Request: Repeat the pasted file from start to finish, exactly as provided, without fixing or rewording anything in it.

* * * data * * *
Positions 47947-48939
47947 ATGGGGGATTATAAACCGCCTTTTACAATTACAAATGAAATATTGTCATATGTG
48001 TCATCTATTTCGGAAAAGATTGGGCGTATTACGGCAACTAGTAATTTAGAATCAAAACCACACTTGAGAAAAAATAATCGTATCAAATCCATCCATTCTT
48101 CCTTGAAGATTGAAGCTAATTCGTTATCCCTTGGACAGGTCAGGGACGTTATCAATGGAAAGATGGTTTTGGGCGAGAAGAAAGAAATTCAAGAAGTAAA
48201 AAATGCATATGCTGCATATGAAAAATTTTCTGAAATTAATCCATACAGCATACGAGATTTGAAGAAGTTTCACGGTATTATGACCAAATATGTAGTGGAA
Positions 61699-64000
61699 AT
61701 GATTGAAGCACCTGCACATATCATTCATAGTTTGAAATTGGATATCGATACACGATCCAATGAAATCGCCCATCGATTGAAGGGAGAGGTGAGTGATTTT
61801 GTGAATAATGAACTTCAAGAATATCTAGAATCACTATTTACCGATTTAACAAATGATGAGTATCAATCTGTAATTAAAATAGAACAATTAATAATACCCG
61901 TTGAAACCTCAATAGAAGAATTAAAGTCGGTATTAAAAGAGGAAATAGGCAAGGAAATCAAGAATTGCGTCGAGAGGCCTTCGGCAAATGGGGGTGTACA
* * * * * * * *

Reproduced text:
Positions 47947-48939
47947 ATGGGGGATTATAAACCGCCTTTTACAATTACAAATGAAATATTGTCATATGTG
48001 TCATCTATTTCGGAAAAGATTGGGCGTATTACGGCAACTAGTAATTTAGAATCAAAACCACACTTGAGAAAAAATAATCGTATCAAATCCATCCATTCTT
48101 CCTTGAAGATTGAAGCTAATTCGTTATCCCTTGGACAGGTCAGGGACGTTATCAATGGAAAGATGGTTTTGGGCGAGAAGAAAGAAATTCAAGAAGTAAA
48201 AAATGCATATGCTGCATATGAAAAATTTTCTGAAATTAATCCATACAGCATACGAGATTTGAAGAAGTTTCACGGTATTATGACCAAATATGTAGTGGAA
Positions 61699-64000
61699 AT
61701 GATTGAAGCACCTGCACATATCATTCATAGTTTGAAATTGGATATCGATACACGATCCAATGAAATCGCCCATCGATTGAAGGGAGAGGTGAGTGATTTT
61801 GTGAATAATGAACTTCAAGAATATCTAGAATCACTATTTACCGATTTAACAAATGATGAGTATCAATCTGTAATTAAAATAGAACAATTAATAATACCCG
61901 TTGAAACCTCAATAGAAGAATTAAAGTCGGTATTAAAAGAGGAAATAGGCAAGGAAATCAAGAATTGCGTCGAGAGGCCTTCGGCAAATGGGGGTGTACA